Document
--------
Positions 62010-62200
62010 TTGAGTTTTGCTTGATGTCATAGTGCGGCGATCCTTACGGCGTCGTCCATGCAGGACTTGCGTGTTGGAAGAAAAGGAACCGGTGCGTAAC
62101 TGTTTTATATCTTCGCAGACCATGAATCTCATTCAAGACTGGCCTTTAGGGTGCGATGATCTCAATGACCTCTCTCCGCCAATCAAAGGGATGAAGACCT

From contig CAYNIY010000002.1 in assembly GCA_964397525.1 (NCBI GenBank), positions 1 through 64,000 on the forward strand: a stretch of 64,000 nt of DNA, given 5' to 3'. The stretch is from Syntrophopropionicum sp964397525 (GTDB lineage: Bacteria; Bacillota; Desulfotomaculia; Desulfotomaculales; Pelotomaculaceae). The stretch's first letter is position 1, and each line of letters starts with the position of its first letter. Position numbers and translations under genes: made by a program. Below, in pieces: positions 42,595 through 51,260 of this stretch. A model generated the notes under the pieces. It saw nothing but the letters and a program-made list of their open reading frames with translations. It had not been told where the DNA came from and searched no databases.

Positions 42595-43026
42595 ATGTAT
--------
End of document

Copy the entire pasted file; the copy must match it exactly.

Positions 62010-62200
62010 TTGAGTTTTGCTTGATGTCATAGTGCGGCGATCCTTACGGCGTCGTCCATGCAGGACTTGCGTGTTGGAAGAAAAGGAACCGGTGCGTAAC
62101 TGTTTTATATCTTCGCAGACCATGAATCTCATTCAAGACTGGCCTTTAGGGTGCGATGATCTCAATGACCTCTCTCCGCCAATCAAAGGGATGAAGACCT

From contig CAYNIY010000002.1 in assembly GCA_964397525.1 (NCBI GenBank), positions 1 through 64,000 on the forward strand: a stretch of 64,000 nt of DNA, given 5' to 3'. The stretch is from Syntrophopropionicum sp964397525 (GTDB lineage: Bacteria; Bacillota; Desulfotomaculia; Desulfotomaculales; Pelotomaculaceae). The stretch's first letter is position 1, and each line of letters starts with the position of its first letter. Position numbers and translations under genes: made by a program. Below, in pieces: positions 42,595 through 51,260 of this stretch. A model generated the notes under the pieces. It saw nothing but the letters and a program-made list of their open reading frames with translations. It had not been told where the DNA came from and searched no databases.

Positions 42595-43026
42595 ATGTAT